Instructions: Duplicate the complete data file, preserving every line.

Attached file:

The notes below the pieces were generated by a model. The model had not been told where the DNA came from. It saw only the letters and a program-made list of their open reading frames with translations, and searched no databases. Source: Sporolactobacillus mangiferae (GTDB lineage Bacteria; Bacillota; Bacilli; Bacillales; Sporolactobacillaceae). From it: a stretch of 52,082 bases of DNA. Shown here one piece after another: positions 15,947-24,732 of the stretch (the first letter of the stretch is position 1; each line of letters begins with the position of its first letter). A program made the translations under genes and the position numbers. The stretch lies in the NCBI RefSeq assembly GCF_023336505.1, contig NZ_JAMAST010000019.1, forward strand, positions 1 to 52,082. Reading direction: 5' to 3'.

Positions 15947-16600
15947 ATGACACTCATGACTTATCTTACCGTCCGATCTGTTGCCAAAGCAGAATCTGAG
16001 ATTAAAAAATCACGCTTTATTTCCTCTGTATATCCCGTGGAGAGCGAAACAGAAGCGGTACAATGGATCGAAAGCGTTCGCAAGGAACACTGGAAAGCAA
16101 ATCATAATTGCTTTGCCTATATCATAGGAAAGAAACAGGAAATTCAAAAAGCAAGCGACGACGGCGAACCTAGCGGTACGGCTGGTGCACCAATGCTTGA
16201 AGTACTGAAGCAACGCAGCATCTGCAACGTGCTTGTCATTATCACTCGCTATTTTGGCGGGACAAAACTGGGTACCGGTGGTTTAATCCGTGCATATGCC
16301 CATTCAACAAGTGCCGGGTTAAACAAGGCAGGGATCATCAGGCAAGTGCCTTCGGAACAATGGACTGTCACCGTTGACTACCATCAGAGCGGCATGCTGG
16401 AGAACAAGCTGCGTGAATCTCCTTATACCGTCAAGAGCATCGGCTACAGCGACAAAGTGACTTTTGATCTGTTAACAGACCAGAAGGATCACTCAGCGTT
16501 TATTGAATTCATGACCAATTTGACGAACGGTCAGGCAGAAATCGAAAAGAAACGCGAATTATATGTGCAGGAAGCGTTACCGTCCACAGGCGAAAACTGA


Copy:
The notes below the pieces were generated by a model. The model had not been told where the DNA came from. It saw only the letters and a program-made list of their open reading frames with translations, and searched no databases. Source: Sporolactobacillus mangiferae (GTDB lineage Bacteria; Bacillota; Bacilli; Bacillales; Sporolactobacillaceae). From it: a stretch of 52,082 bases of DNA. Shown here one piece after another: positions 15,947-24,732 of the stretch (the first letter of the stretch is position 1; each line of letters begins with the position of its first letter). A program made the translations under genes and the position numbers. The stretch lies in the NCBI RefSeq assembly GCF_023336505.1, contig NZ_JAMAST010000019.1, forward strand, positions 1 to 52,082. Reading direction: 5' to 3'.

Positions 15947-16600
15947 ATGACACTCATGACTTATCTTACCGTCCGATCTGTTGCCAAAGCAGAATCTGAG
16001 ATTAAAAAATCACGCTTTATTTCCTCTGTATATCCCGTGGAGAGCGAAACAGAAGCGGTACAATGGATCGAAAGCGTTCGCAAGGAACACTGGAAAGCAA
16101 ATCATAATTGCTTTGCCTATATCATAGGAAAGAAACAGGAAATTCAAAAAGCAAGCGACGACGGCGAACCTAGCGGTACGGCTGGTGCACCAATGCTTGA
16201 AGTACTGAAGCAACGCAGCATCTGCAACGTGCTTGTCATTATCACTCGCTATTTTGGCGGGACAAAACTGGGTACCGGTGGTTTAATCCGTGCATATGCC
16301 CATTCAACAAGTGCCGGGTTAAACAAGGCAGGGATCATCAGGCAAGTGCCTTCGGAACAATGGACTGTCACCGTTGACTACCATCAGAGCGGCATGCTGG
16401 AGAACAAGCTGCGTGAATCTCCTTATACCGTCAAGAGCATCGGCTACAGCGACAAAGTGACTTTTGATCTGTTAACAGACCAGAAGGATCACTCAGCGTT
16501 TATTGAATTCATGACCAATTTGACGAACGGTCAGGCAGAAATCGAAAAGAAACGCGAATTATATGTGCAGGAAGCGTTACCGTCCACAGGCGAAAACTGA